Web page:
Source: (2010) ournal of Social Work 12(3) 246–266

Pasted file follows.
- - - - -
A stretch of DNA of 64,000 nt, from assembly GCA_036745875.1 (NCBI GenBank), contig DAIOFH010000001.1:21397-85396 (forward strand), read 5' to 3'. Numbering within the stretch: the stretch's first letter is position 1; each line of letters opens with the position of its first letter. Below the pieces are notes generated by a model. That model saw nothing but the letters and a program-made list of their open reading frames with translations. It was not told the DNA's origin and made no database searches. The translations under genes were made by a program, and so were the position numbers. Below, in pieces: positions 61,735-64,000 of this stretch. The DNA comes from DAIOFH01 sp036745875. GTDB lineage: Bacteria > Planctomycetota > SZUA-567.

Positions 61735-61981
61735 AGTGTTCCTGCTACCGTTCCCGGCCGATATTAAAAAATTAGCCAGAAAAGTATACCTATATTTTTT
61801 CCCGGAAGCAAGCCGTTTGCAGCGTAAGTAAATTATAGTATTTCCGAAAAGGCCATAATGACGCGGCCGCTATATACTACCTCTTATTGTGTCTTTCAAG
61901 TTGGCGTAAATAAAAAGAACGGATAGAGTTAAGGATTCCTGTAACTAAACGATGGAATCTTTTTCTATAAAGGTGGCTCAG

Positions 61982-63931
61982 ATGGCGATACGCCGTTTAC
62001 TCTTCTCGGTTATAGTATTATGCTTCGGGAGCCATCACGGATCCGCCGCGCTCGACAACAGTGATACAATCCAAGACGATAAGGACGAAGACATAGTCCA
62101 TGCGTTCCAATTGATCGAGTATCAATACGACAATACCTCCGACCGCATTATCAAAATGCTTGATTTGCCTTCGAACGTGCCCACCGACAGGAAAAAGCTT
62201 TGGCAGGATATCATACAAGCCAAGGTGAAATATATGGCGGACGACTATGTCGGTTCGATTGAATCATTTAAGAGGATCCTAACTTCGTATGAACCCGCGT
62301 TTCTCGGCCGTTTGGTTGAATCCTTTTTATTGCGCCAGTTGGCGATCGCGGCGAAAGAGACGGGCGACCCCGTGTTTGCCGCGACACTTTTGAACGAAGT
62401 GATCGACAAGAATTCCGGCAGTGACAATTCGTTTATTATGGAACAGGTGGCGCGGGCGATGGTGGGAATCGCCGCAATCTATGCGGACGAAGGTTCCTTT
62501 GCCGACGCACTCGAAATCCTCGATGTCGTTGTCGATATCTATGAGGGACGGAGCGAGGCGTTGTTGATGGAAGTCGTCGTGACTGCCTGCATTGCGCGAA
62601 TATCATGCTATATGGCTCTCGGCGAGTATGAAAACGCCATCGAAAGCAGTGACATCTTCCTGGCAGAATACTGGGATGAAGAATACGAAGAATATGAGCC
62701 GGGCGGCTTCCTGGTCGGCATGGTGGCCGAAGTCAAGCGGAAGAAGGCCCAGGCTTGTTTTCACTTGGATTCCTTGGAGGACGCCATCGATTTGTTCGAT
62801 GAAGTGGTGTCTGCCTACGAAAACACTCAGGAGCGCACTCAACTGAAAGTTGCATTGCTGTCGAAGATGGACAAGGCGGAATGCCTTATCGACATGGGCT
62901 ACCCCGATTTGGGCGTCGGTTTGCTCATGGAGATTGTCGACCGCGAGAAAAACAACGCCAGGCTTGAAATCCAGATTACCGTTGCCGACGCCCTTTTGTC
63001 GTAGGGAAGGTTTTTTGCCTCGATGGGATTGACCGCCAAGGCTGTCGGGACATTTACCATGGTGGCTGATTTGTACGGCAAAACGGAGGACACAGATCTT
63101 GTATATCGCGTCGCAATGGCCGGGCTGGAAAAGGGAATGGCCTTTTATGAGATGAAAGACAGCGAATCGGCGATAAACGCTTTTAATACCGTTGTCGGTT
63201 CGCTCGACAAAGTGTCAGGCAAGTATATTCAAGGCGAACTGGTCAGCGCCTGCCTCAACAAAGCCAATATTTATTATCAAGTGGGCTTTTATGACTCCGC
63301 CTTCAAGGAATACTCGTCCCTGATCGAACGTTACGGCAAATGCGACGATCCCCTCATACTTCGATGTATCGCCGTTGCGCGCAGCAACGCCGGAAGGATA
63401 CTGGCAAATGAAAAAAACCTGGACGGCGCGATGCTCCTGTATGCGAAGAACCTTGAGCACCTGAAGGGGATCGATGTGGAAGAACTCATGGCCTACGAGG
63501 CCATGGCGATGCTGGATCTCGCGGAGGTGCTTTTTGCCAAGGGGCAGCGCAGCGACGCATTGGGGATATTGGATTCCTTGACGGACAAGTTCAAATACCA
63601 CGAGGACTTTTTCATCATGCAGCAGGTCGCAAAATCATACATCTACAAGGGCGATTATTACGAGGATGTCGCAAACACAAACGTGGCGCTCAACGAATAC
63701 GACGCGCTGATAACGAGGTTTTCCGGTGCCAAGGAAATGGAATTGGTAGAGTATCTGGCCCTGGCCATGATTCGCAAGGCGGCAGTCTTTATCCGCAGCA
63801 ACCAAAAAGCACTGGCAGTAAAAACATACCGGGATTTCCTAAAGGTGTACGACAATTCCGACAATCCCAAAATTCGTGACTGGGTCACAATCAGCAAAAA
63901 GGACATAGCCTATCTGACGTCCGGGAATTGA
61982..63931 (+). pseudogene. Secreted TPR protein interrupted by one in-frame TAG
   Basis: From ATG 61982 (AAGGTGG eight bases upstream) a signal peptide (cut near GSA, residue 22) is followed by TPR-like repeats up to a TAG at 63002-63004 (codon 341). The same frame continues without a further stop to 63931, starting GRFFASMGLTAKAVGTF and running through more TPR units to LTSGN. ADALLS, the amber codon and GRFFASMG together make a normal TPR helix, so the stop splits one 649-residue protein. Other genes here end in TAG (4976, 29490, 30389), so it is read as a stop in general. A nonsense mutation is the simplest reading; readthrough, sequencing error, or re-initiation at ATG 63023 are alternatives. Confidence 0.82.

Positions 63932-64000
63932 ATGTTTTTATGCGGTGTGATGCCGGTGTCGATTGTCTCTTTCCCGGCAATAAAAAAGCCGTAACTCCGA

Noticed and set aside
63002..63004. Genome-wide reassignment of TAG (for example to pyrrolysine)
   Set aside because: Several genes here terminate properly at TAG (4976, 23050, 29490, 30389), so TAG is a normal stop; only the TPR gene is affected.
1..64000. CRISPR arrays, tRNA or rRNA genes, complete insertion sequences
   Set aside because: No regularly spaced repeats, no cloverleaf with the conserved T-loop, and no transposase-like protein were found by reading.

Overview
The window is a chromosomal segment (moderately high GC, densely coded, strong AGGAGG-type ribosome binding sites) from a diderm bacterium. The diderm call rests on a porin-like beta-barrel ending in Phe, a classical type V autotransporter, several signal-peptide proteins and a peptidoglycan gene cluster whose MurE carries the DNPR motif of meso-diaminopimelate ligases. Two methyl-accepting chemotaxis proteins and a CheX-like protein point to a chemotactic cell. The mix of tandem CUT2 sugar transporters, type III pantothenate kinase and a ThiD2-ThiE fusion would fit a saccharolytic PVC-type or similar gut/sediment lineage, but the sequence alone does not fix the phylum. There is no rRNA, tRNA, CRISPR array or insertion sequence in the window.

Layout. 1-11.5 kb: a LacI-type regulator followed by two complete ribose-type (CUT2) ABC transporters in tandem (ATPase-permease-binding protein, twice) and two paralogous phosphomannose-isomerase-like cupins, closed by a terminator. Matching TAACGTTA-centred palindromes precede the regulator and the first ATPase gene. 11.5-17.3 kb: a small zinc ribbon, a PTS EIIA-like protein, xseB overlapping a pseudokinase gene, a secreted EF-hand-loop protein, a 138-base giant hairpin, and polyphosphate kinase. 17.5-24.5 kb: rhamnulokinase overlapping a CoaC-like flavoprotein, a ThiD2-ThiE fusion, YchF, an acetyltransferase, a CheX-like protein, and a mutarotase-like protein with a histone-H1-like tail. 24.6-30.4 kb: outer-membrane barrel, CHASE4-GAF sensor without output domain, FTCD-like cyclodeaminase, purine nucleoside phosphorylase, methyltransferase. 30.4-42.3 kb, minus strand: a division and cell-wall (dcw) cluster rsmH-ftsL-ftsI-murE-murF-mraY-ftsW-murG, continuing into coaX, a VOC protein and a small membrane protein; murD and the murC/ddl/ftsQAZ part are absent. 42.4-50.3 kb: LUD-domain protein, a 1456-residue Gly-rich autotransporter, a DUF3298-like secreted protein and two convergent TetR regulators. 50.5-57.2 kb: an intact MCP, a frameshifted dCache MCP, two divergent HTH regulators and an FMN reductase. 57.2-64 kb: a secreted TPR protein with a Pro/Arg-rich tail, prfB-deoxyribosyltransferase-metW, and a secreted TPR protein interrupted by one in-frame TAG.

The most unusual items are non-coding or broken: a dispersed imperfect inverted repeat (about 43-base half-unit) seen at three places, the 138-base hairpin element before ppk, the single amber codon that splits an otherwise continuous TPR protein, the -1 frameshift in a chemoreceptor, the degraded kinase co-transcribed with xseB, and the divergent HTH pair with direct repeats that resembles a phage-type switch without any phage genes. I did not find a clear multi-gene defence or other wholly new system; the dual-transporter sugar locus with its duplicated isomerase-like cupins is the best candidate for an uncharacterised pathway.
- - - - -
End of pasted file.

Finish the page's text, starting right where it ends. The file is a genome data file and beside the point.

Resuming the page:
􏰀 Summary: Community engagement, or acting on behalf of the collective, can provide a variety of rewards. Nonetheless, people who misuse substances are less likely to endorse such goals as making a contribution to society or correcting systemic inequi- ties. As people modify their use of drugs or alcohol, they have been shown to draw purpose from community engagement. This mixed methods study examined contribu- tors to a community engagement orientation among 68 respondents with a history of substance misuse and incarceration. 􏰀 Findings: In the initial qualitative analysis, four themes emerged related to the respon- dents’ sense of purpose in life. The theme most frequently mentioned, community engagement, is the focus of this study. Discriminant analyses revealed that those endors- ing community engagement goals were older at the onset of heavy drinking, more likely to have received public assistance, more highly educated, as were their mothers, man- ifested greater self-esteem, and had previously been involved in an organization address- ing community concerns. 􏰀 Applications: Social workers might assist clients in identifying and manifesting what they believe to be their purpose in life, with particular attention to community engagement. In this way, they may utilize the wisdom gained from challenging experiences to benefit others and bring about social change.(Author's Abstract)